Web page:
In 2007, I organized a session at the CCSSO Large-Scale Assessment Conference in Nashville, Tennessee with Steve Robinson and Gerry Tindal titled, The Search for Betty Crocker. The purpose of the session was to discuss what is the appropriate amount and type of information that an assessment should provide to support teachers while acknowledging and respecting their integral role in using that information to make appropriate instructional decisions. As I have continued to think about that question over the last decade, I have become convinced that Stan and his students got it right with CBM so many years ago. The basic idea is to give good teachers good, convenient, and timely information about whether their instructional approaches or interventions are working – and allow those teachers to apply their content knowledge and pedagogical skills to use that information and make the necessary adjustments. Who could ask more of an assessment than that?
In closing, I would like to share this story from the spring of 1990. During the 1990 AERA conference in Boston, I was sitting in a hotel lobby with Stan and Steve Robinson as we waited for some of Stan’s former students who were gathering for lunch. The topic of conversation, of course, was sports. In particular, the topic was that although there have been many superstars in every sport, there are few players who actually changed the way that the game is played – superstars among superstars, who have a lasting impact on the game. David Ortiz, for example, has left a lasting mark on Boston, but probably not on the game of baseball. In fact, many have argued that even as he finished his stellar career, he was already an anachronism; that baseball teams no longer seek out highly paid designated hitters like Big Papi.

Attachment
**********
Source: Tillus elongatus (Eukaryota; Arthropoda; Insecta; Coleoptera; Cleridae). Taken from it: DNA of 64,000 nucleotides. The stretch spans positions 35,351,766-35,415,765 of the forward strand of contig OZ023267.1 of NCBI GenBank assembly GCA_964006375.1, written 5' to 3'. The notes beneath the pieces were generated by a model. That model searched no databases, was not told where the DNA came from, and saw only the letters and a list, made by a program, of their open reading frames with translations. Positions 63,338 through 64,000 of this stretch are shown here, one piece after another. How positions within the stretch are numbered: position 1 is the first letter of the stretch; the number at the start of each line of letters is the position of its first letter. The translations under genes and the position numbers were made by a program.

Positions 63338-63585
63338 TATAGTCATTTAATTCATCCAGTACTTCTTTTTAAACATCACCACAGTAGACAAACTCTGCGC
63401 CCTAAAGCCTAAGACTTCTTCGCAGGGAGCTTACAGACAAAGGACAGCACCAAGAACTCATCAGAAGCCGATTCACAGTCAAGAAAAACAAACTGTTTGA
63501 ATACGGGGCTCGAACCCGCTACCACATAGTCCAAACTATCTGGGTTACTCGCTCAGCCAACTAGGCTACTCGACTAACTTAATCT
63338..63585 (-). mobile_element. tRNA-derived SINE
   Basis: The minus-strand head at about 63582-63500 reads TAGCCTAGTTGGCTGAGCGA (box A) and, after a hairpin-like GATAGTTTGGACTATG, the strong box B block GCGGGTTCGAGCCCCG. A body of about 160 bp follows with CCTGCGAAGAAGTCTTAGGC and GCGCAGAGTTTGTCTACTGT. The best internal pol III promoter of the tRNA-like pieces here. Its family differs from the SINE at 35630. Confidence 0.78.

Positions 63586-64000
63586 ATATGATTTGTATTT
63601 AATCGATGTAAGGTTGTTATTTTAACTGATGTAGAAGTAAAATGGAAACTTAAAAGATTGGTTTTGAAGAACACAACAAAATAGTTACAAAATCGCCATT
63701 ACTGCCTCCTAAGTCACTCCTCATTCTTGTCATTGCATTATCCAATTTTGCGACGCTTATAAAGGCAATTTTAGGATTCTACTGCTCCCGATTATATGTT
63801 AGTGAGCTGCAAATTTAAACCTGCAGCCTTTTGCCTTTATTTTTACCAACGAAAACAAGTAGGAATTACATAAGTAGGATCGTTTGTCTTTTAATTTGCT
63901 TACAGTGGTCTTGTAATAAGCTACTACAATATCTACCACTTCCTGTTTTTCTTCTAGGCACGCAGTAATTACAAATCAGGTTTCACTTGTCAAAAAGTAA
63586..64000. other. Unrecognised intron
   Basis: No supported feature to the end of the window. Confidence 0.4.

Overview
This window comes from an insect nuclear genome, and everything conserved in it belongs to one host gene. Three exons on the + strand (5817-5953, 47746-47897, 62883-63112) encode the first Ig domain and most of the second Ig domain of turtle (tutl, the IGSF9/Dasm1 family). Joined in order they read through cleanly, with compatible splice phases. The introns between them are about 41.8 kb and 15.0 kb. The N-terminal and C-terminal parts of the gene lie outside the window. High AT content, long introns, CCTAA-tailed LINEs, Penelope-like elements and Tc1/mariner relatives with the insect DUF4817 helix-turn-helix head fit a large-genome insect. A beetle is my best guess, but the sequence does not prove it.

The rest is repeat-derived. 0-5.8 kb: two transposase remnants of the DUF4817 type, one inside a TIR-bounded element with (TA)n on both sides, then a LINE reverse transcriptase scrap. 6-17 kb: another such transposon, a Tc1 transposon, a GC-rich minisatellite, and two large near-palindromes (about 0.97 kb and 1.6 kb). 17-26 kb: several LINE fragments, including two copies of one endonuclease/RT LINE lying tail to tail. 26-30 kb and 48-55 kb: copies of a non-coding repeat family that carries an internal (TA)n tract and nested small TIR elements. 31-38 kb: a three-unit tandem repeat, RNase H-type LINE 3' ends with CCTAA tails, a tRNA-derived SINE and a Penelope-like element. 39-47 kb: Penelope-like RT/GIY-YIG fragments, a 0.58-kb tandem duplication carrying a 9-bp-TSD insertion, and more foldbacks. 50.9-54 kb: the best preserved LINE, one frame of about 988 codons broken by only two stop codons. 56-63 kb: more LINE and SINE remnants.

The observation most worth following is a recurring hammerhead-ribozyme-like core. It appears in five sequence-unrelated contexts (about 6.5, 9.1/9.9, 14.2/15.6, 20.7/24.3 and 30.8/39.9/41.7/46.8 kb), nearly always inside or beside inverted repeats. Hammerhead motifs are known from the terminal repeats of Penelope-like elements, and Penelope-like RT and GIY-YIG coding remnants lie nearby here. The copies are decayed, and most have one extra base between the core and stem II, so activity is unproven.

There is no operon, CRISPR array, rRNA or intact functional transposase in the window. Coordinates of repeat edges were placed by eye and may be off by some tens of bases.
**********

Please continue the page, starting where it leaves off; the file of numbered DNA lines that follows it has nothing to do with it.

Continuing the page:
I made the point at that meeting in 1990 that one could argue that Stan was already one of those people who had changed the game. I had recently attended a workshop on CBM with teachers and administrators in Portland, Maine. The workshop was conducted by researchers from Portland, Oregon (or it may have been Washington). Even without his direct involvement, his work was impacting teachers and students from coast to coast. Since 1990, the evidence that Stan has changed the game has only continued to grow. There are so many progress monitoring, RTI, and even interim assessment programs whose roots can be traced directly or indirectly back to Stan and his work with CBM.
God be with you, Stan. You changed the game. You changed lives.